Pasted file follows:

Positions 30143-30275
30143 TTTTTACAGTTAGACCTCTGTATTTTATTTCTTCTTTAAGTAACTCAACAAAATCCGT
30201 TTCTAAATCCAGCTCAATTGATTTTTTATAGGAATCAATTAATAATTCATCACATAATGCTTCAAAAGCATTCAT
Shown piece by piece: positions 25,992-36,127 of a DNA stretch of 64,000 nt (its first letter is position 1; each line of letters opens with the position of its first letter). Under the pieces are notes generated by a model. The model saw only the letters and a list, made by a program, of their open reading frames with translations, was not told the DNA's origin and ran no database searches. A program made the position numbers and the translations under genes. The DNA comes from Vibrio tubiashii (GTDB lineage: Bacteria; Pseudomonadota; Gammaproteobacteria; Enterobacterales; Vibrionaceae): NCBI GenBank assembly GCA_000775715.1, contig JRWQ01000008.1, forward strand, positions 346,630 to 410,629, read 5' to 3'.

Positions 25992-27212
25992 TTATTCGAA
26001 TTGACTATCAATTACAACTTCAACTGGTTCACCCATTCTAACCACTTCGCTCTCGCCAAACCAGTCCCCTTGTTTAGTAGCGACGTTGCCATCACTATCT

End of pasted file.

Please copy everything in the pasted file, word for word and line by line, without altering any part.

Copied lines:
Positions 30143-30275
30143 TTTTTACAGTTAGACCTCTGTATTTTATTTCTTCTTTAAGTAACTCAACAAAATCCGT
30201 TTCTAAATCCAGCTCAATTGATTTTTTATAGGAATCAATTAATAATTCATCACATAATGCTTCAAAAGCATTCAT
Shown piece by piece: positions 25,992-36,127 of a DNA stretch of 64,000 nt (its first letter is position 1; each line of letters opens with the position of its first letter). Under the pieces are notes generated by a model. The model saw only the letters and a list, made by a program, of their open reading frames with translations, was not told the DNA's origin and ran no database searches. A program made the position numbers and the translations under genes. The DNA comes from Vibrio tubiashii (GTDB lineage: Bacteria; Pseudomonadota; Gammaproteobacteria; Enterobacterales; Vibrionaceae): NCBI GenBank assembly GCA_000775715.1, contig JRWQ01000008.1, forward strand, positions 346,630 to 410,629, read 5' to 3'.

Positions 25992-27212
25992 TTATTCGAA
26001 TTGACTATCAATTACAACTTCAACTGGTTCACCCATTCTAACCACTTCGCTCTCGCCAAACCAGTCCCCTTGTTTAGTAGCGACGTTGCCATCACTATCT